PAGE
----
Even at a time when we can artificially grow a lamb in a bag and detect gravitational waves rippling through space-time, there are still folks out there grappling with the idea that the Earth is a sphere (albeit a slightly irregularly shaped one).
Fortunately, a bunch of bearded dudes from Greece sorted out this debate long ago, millennia before the convenience of satellites and rockets.
Over 2,300 years ago, there was a great thinker called Aristotle, perhaps best known for his philosophical ponderings with Plato. Along with being a dab hand at politics, poetry, theater, music, natural sciences, and philosophy, Aristotle was also a prodigy of astronomy. Other ancient Greeks had hinted at the idea of a spherical Earth through vague poetic statements, including Plato and Pythagoras, but Aristotle was the first to concretely put it into words.
In the treatise On the Heavens, written way back in 350 BCE, he explained: "Again, our observations of the stars make it evident, not only that the Earth is circular, but also that it is a circle of no great size. For quite a small change of position to south or north causes a manifest alteration of the horizon.
“Indeed there are some stars seen in Egypt and in the neighborhood of Cyprus which are not seen in the northerly regions; and stars, which in the north are never beyond range of observation, in those regions rise and set. All of which goes to show not only that the earth is circular in shape, but also that it is a sphere of no great size.”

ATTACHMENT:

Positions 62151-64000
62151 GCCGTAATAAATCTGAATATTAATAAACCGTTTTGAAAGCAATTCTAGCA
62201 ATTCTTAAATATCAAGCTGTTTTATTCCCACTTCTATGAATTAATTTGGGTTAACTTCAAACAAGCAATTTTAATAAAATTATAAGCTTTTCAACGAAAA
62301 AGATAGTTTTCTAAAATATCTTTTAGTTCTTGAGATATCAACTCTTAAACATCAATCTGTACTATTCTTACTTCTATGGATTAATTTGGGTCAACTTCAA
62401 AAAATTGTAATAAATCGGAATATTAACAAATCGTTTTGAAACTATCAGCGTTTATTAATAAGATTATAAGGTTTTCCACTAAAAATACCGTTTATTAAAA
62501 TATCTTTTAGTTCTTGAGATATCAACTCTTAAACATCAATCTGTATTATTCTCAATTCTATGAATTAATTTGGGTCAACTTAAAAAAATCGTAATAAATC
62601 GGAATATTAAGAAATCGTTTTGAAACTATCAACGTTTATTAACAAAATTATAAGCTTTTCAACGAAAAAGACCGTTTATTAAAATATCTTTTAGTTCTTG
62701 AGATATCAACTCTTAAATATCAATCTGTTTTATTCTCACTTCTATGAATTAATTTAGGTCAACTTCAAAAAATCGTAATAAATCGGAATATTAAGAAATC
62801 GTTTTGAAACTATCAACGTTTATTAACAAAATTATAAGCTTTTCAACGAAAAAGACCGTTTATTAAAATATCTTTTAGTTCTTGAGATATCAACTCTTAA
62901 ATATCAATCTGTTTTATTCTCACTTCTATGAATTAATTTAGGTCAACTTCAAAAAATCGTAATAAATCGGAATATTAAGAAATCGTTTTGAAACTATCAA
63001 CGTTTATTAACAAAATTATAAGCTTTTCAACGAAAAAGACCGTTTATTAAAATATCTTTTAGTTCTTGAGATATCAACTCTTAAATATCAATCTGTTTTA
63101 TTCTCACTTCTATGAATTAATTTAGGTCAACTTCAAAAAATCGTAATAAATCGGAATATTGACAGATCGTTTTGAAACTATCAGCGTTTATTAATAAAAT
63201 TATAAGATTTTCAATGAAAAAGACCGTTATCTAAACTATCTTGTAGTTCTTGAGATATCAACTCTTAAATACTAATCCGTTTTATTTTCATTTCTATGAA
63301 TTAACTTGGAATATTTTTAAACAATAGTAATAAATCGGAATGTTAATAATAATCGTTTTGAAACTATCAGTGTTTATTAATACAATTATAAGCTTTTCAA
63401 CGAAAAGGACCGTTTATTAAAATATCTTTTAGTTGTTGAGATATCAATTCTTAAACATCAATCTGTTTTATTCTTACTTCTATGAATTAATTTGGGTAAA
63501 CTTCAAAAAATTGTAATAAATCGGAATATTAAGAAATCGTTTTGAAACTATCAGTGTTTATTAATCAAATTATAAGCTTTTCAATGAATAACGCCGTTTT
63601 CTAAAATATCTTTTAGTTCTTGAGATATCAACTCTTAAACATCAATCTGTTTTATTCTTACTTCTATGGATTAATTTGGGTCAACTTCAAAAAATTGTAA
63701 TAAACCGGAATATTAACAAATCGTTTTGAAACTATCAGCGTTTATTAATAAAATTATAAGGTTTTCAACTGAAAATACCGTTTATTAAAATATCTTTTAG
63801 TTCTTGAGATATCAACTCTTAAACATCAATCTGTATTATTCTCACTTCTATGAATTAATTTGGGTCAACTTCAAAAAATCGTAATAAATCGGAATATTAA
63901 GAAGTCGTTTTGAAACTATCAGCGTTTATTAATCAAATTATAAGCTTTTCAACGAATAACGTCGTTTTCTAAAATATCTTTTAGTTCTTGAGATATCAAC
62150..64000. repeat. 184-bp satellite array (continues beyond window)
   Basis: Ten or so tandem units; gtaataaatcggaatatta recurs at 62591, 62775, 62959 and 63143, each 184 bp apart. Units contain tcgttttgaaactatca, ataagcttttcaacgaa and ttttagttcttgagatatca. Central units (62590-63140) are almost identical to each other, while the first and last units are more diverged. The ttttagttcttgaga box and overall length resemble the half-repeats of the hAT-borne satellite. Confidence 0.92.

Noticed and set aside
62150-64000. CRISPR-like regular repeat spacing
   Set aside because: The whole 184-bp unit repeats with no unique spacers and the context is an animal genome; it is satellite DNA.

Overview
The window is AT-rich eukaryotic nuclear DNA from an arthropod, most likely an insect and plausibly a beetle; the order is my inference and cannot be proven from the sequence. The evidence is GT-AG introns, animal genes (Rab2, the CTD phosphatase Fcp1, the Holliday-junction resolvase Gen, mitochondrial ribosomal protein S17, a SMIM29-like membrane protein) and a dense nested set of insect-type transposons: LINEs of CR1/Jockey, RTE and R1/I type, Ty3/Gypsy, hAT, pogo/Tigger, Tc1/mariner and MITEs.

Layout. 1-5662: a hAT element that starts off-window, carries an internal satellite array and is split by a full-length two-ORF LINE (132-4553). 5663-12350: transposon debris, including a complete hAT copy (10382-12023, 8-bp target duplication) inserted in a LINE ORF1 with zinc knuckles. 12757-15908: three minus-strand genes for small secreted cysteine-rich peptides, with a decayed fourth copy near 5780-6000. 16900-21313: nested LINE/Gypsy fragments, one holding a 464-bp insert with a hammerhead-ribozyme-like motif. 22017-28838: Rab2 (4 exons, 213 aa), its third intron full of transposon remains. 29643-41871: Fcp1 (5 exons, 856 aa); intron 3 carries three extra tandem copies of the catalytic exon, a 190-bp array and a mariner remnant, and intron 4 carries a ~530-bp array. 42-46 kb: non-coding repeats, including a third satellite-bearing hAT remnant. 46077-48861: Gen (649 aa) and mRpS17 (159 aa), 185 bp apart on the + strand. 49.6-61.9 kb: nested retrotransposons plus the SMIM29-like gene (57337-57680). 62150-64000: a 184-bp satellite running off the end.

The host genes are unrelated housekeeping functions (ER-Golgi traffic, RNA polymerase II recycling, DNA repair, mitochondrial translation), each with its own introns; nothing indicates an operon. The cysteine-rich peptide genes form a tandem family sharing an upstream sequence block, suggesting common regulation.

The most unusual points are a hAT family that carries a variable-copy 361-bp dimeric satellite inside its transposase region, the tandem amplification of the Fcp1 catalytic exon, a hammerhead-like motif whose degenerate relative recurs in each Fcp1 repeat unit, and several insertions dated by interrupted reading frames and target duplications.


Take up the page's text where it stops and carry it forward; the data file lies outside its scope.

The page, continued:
Here, we get a sense of how the idea came to be, but you can thank Eratosthenes for really nailing down the theory. Eratosthenes, yet another bearded guy from Greece, was a librarian, mathematician, poet, historian, astronomer, and the “father of geography”.
Around 250 BCE, he noted that the water wells and pillars in the city of Syene (now Aswan in Egypt) didn’t cast a shadow at noon on the summer solstice because the Sun was directly overhead. Yet at the same time and date, the shadows were long and drawn out in the city of Alexandria, some 800 kilometers (500 miles) away. He knew that the Sun was massive and its rays would be relatively parallel when they hit the Earth, so why were the shadows so different? The explanation, he deduced, must be that the Earth is curved and therefore a sphere. In fact, he managed to work out that the angle of the Sun's rays was approximately 7 degrees (or as he put it, one-fiftieth of a circle). From this, he was able to work out a surprisingly accurate estimate of the size of our planet.
Needless to say, rejection of this idea is not new to the era of celebrities and social media. Throughout more or less every time period in human history, from truly brilliant medieval Islamic scholars to 19th-century pseudoscientists, the acceptance of the spherical Earth has been an oddly contentious issue.
If it's any consolation, at least a handful of ancient Greeks have rested easily for the past 2,000 years, quietly thinking "well, I told you so".